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Remembered Today:

German plane with swastika to identify


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airdaniele

Hello Sirs,

which type of aircraft is this?

Thanks, Daniele.

K308198_12 - Copia (2).jpg

K308198_13 - Copia (2).jpg

K308198_13 - Copia.jpg

K308198_13.jpg

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The swastika is the left facing type used by Indian religions as a symbol of divinity and good luck prior to its modification and use in the 1930s by Nazi Germany by changing to right facing and rotating 45 degrees.

 

I wonder if it brought the pilot any good luck on this occasion. 

 

As to the plane type, I'll leave that to others, although there's not much left.

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KizmeRD

Values and meanings of symbols were different in Imperial Germany during the Great War, and pilots often chose other well known symbols too...

MB

D578AE5A-E043-4D05-A87C-F25C55D50B66.jpeg
 

See also,

 

Edited by KizmeRD
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Looking at the shape of the fin and rudder, I think this is a Rumpler C.IV.

 

The origin of the swastika is from Sanskrit. It is a compound of 'su' (meaning good) and 'astika' (meaning a sign or symbol). When two vowels are combined there is a liguistic rule called 'sandhi', which means that the first vowel is converted into a consonant, so 'u' becomes 'v' – svastika. In German a 'w' is pronounced as 'v', hence the eventual spelling of swastika.

 

The swastika was also used in the UK, such as by the War Savings Association. I have a savings card and stamps of a Sopwith employee and a couple of badges with the swastika on. It was used flat rather than at 45 degrees.

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3 hours ago, Fovant said:

Looking at the shape of the fin and rudder, I think this is a Rumpler C.IV.

 

The origin of the swastika is from Sanskrit. It is a compound of 'su' (meaning good) and 'astika' (meaning a sign or symbol). When two vowels are combined there is a liguistic rule called 'sandhi', which means that the first vowel is converted into a consonant, so 'u' becomes 'v' – svastika. In German a 'w' is pronounced as 'v', hence the eventual spelling of swastika.

 

The swastika was also used in the UK, such as by the War Savings Association. I have a savings card and stamps of a Sopwith employee and a couple of badges with the swastika on. It was used flat rather than at 45 degrees.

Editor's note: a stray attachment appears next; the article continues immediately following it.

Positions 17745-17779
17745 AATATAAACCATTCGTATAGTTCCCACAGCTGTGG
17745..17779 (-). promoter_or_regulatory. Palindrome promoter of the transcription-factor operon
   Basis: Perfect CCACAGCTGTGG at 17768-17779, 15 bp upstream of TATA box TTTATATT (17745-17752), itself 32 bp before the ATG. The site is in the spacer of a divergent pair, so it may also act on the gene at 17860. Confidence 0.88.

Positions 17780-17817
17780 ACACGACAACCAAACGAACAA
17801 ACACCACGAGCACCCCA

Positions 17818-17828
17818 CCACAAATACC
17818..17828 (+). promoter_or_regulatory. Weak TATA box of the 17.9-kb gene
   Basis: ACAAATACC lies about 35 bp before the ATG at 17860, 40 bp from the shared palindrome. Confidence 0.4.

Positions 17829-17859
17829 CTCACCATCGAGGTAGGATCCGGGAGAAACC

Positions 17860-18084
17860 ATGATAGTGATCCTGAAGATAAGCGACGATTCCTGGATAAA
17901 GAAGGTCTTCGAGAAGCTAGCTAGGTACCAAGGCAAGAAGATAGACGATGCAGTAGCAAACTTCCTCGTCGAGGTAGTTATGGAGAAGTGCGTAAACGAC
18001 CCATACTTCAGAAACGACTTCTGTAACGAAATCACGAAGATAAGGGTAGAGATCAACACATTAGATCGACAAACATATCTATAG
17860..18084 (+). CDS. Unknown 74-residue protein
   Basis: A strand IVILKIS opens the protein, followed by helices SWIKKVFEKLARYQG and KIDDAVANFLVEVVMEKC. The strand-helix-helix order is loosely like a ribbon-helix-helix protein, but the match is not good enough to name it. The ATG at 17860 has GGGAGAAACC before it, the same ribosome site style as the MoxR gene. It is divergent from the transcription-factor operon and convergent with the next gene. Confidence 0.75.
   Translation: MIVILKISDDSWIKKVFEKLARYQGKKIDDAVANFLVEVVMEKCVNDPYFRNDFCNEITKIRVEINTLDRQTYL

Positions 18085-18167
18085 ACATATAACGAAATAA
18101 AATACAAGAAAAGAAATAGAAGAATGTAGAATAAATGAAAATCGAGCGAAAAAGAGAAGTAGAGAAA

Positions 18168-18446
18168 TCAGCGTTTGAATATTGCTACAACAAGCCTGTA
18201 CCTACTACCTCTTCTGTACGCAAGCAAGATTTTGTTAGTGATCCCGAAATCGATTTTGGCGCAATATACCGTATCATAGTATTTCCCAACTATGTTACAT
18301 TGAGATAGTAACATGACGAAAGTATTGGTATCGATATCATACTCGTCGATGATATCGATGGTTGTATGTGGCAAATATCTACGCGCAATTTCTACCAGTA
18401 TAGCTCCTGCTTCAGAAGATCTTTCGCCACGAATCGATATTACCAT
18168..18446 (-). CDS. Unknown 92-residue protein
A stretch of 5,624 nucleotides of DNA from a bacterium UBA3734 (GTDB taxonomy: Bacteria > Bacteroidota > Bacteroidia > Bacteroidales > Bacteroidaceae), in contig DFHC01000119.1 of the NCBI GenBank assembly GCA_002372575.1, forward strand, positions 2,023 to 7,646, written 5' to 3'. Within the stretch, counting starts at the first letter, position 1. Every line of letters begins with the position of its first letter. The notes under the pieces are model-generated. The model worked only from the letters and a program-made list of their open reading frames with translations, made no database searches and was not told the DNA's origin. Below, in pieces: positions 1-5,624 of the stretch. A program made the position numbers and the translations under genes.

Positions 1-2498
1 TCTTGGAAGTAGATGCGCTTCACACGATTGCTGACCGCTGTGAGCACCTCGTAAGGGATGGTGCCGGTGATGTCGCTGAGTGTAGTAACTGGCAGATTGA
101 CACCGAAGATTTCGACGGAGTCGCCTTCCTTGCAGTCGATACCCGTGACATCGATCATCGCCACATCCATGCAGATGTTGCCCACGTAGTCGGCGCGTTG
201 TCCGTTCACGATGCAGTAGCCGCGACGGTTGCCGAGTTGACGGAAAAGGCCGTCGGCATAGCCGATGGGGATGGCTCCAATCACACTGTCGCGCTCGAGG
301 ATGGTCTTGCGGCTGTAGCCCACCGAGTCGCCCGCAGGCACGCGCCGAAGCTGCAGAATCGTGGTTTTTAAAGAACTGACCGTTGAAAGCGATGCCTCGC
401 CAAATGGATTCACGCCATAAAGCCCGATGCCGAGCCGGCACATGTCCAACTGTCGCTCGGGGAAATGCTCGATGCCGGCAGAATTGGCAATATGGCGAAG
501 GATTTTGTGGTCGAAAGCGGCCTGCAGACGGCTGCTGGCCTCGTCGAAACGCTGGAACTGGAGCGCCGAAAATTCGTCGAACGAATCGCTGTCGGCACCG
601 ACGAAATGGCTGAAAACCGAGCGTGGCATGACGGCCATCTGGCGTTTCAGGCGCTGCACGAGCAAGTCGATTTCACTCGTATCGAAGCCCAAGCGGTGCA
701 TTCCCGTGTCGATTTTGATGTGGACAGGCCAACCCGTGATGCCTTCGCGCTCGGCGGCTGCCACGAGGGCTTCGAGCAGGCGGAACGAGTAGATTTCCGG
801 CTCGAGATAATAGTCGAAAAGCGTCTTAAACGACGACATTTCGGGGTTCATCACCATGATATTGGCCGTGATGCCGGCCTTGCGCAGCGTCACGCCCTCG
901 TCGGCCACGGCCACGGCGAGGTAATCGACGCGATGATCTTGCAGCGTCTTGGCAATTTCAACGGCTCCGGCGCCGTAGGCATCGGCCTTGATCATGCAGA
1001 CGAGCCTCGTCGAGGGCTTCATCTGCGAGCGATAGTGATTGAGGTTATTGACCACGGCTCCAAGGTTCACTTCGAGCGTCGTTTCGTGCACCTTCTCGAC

The right facing swastika was also used as an insignia by both the Finnish (1918-45) & Latvian (1918-1940) air forces at various angles and colours

 

NigelS

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16 hours ago, KizmeRD said:

Values and meanings of symbols were different in Imperial Germany during the Great War, and pilots often chose other well known symbols too...

MB

D578AE5A-E043-4D05-A87C-F25C55D50B66.jpeg
 

See also,

 

Voss was not Jewish.

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KizmeRD

Sorry, I wasn’t making any assertions regarding any individual pilot’s religion, just the fact that symbols used on WW1 aircraft cannot be intrinsically linked with subsequent ideologies and it would be wrong to associate these with political movements that hadn’t yet come into existence. i.e. there is no contemporary connection to Nazism, or indeed to Zionism.

MB

 

 

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healdav
On 03/05/2021 at 11:03, Fovant said:

Looking at the shape of the fin and rudder, I think this is a Rumpler C.IV.

 

The origin of the swastika is from Sanskrit. It is a compound of 'su' (meaning good) and 'astika' (meaning a sign or symbol). When two vowels are combined there is a liguistic rule called 'sandhi', which means that the first vowel is converted into a consonant, so 'u' becomes 'v' – svastika. In German a 'w' is pronounced as 'v', hence the eventual spelling of swastika.

 

The swastika was also used in the UK, such as by the War Savings Association. I have a savings card and stamps of a Sopwith employee and a couple of badges with the swastika on. It was used flat rather than at 45 degrees.

I have a couple of books, notably Kim and Jungle Book which have swastikas on the cover. And they are from the very early 1900s.

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